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You may have heard about Aboriginal Art and wondered what their symbols and artwork mean. It is, however, interesting to know that each Indigenous Artwork has its meaning.
The art is known to have originated from the Aborigines of Australia. It has rich spiritual beliefs and tribal culture, essential in ensuring the practice's continuity. Each art comes with some historical message about a particular area, people, event, or ritual.
Various techniques derive from the Indigenous Australian Art Concept. Below is a highlight.
Aboriginal Rock Art
When we talk of rock art, you understand that it is engravings implanted on rock surfaces. Stencils, drawings, and prints get infused in rocks for a specific purpose. It gets characterized by shelter art and limestone cave art.
It is performed as part of the ritual for ceremonies such as funerals, initiation rites, etc. The events are permanently marked on rocks to show a bond between the land and its people. Amazingly, you will find scratched motifs at the cave entrance and the finger lines at the dark parts.
Painting pigments serve in engraving the artwork. Ochre clay and kaolin clay are the components the artists use. Colors such as yellow, red, and purple make up the paints. You will use hands to make handprints while stencils do the spraying. Bladelike rocks cut the rock surfaces to make the permanent engravings.
Aboriginal Bark Paintings
Bark paintings mostly involve tree barks. Several subject matters were pasted or drawn on the tree barks to pass a specific message. For instance, in Western Australia, there was lots of content about the Arnhem Land in the Kimberley region before the 1970s.
The production of back paintings exists to date. Materials for bark painting depend on the information they work on. If temporary, a light ink applies, and if it is permanent, the ink and the artwork are more pronounced.
The nature of the story determines how the bark gets painted. Each genre also has its kind of painting. During painting, a specifically chosen ink makes drawings on the barks which get retrieved from hardwood trees.
Each community has its specific design for drawing and storing the bark paintings.
Aboriginal Sand Drawings
Sand drawings have been a standard method of passing information, especially in deserts and the seashore. Images are drawn using the finger or by using sticks, which begin to fade over time.
It is an indigenous method of expressing a family's culture or beliefs. The indigenous Australian desert is known to have been a place where people conveyed the audience. Among the Walangari, they used sand drawings to bind the families.
Special ceremonies such as seasons of food got marked by sand drawing. However, at times sand drawing got overrated so that the specific information is hidden. Graphics can cover as much as a kilometre.
Aboriginal Body Painting
Among the Australian Indigenous people, body painting has a lot of significance. It is a spiritual act done by individuals. There is a variation between cultures and their practices on body painting among the aboriginal tribes.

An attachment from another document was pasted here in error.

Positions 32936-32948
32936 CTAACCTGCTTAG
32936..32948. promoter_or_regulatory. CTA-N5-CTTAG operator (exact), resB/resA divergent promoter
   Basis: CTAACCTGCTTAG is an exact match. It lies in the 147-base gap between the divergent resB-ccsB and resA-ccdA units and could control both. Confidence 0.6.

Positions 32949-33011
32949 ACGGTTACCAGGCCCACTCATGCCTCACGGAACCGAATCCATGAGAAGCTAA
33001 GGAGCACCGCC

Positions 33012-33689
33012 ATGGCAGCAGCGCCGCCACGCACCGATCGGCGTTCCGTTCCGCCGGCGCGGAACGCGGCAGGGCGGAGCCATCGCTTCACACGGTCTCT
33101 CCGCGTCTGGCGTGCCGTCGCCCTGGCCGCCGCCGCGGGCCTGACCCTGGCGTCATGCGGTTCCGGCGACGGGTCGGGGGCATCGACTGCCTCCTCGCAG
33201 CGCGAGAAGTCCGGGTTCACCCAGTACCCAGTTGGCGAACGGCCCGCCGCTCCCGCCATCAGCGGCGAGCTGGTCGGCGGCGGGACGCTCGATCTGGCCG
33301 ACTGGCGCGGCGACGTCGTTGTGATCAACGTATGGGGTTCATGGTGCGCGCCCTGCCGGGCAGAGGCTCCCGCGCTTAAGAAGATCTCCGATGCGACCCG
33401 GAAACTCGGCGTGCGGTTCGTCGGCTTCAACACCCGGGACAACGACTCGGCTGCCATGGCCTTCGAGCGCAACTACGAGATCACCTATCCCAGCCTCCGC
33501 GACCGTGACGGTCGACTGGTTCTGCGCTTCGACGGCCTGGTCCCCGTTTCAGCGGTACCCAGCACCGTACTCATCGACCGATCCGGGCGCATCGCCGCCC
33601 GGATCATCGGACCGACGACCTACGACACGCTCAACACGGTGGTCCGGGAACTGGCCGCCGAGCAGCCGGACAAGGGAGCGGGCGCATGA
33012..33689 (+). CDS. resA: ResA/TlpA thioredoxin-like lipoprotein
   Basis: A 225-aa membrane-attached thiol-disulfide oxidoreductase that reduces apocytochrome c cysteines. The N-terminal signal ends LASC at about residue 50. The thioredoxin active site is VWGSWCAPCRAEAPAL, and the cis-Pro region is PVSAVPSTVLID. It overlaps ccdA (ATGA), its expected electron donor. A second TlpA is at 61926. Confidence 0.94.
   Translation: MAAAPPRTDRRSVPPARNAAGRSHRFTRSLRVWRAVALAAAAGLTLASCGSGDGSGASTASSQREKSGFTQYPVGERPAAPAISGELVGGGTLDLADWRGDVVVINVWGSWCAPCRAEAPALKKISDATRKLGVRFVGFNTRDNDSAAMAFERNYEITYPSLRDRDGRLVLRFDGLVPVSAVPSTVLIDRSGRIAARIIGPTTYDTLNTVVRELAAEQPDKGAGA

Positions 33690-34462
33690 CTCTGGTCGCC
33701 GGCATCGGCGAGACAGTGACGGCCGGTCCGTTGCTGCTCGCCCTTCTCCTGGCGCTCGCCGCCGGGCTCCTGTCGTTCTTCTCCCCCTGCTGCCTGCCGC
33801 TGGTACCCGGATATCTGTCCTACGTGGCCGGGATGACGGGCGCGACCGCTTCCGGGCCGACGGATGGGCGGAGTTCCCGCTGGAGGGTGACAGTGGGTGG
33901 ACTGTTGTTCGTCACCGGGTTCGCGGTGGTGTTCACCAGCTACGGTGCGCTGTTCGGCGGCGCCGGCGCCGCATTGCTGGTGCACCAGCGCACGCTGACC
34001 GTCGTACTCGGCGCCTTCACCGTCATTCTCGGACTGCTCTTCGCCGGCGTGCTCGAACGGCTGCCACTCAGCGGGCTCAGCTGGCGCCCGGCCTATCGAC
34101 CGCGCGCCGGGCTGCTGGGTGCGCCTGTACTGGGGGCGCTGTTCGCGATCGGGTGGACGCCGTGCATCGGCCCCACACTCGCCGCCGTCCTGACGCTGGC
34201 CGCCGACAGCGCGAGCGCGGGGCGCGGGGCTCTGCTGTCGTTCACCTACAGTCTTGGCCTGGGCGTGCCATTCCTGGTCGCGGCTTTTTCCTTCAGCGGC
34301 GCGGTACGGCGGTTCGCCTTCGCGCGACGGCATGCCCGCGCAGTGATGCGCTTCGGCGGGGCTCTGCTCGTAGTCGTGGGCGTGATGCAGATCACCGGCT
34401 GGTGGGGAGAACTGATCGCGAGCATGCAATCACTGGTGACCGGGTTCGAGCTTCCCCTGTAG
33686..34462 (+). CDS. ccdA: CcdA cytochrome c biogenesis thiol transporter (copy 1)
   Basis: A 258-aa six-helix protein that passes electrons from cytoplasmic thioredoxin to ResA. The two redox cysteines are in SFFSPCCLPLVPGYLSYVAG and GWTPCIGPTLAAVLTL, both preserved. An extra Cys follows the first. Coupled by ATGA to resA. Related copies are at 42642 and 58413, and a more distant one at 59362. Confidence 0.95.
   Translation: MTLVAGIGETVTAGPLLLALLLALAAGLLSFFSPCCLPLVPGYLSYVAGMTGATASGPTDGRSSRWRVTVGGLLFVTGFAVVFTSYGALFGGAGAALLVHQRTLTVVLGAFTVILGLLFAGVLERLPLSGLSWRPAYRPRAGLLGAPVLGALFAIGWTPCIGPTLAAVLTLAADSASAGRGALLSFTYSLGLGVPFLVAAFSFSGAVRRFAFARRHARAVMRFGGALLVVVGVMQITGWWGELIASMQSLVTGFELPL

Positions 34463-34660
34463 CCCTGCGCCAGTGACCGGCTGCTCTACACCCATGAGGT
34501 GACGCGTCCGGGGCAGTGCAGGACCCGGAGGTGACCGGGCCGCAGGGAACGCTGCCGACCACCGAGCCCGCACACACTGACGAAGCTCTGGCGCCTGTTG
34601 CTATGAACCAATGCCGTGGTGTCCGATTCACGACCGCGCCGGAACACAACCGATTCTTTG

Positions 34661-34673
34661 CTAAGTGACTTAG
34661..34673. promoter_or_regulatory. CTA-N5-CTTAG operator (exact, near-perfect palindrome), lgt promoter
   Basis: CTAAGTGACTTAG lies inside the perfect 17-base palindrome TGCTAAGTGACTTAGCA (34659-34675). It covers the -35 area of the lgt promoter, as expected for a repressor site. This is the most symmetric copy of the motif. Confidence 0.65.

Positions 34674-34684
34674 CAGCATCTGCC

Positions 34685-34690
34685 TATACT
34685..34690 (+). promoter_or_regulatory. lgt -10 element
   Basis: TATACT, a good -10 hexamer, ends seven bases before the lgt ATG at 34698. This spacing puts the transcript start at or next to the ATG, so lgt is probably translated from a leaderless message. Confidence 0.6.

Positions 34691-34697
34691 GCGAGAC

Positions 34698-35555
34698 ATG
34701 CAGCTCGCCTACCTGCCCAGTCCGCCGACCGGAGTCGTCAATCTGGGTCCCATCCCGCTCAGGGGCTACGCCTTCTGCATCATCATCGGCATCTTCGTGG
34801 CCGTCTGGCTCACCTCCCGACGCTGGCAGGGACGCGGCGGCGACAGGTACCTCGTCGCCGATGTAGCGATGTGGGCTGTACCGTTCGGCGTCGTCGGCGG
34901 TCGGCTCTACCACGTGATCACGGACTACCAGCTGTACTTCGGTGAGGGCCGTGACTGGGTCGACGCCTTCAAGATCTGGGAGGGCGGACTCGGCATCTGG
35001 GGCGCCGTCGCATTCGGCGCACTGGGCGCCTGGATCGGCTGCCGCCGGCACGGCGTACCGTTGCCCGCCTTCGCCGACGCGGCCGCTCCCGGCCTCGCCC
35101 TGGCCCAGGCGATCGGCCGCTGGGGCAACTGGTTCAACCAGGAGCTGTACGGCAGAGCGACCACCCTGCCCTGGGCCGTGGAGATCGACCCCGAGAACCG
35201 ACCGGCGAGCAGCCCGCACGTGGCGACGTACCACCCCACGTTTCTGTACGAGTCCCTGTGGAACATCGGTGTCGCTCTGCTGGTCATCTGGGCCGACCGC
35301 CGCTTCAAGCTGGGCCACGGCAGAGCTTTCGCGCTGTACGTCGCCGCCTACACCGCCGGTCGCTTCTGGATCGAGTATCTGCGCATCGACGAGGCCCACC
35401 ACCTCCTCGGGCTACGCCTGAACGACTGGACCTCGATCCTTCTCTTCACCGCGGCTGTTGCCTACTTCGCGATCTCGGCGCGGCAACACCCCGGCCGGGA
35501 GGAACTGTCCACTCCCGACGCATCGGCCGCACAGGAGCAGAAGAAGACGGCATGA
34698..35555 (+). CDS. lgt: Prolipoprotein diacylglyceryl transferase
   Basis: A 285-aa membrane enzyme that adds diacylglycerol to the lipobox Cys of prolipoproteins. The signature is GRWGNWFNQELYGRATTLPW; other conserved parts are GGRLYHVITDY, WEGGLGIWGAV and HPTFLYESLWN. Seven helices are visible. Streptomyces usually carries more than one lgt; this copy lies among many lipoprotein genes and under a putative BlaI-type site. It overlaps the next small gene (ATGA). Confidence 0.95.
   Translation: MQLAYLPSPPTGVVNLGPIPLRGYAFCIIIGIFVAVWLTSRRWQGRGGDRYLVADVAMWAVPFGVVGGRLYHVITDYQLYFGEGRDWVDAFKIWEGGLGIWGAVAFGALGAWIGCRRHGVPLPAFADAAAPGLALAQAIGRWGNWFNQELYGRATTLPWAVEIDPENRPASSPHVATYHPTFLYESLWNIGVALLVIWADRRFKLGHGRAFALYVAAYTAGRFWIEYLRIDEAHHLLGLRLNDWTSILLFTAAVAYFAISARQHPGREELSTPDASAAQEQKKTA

The most exciting thing is that there are specific guidelines for doing body painting. Traditional and respected patterns apply to symbolize features. Distinctive designs apply to show social positions, family relations, tracts of land, and a precise ancestor.
In the Eastern Arnhem, men painted themselves to show their clan and boys during initiation. Scars, feathers, face painting, ornament, teeth, and shells were the tools for painting. Different colors also symbolized a specific aspect.
Aboriginal Dot Painting
Simple dots are done to form a specific art with a lot of beauty. Australian Aboriginal art is identified and recognized internationally on dot painting. With better concentration, you will quickly understand the hidden spiritual meaning of the dotted art.
Dot painting gets endorsed on the soil and a person's skin. Circled and encircled dots form an integral part of the design. It originated back in 1971 by Geoffrey Bardon, an art teacher who noticed Aboriginal men drawing symbols on the sand while making stories.
Different colors have different meanings, accompanied by different orientations. Original colors include yellow, black, and white. Charcoal and clay gave the colors, but later acrylic mediums make more painting colors.
Aboriginal Cross Hatching
Cross Hatching is a style for drawing where the artist fills and shades part of his artwork. Materials such as pencils, charcoal, paint, and crayon apply. Cross-hatching involves making a cross pattern from the original one.
The Australian Aboriginal art fine technique hatching has a more stylistic and structured appearance. In the Arnhem, Land barks were used and were durable that they still exist.
Aboriginal Wandjina Artworks
Wandjina is associated with Western Australia, associated with rain-making. His images get painted on the rocks and caves.
Each painting has its significance and represents a specific ritual. Several communities share the Wandjina.
The artwork includes hair designs and facial characteristics that represent climate features. Eyes mean thunderstorms. Cutting a long story short, a full-bodied Wandjina represents one walking on the earth.
The several techniques used in Aboriginal Art have a different and unique meaning. You will be impressed by the role of the Indigenous Australian Art Concept in promoting ancient artwork. The application of the techniques is significant in some events.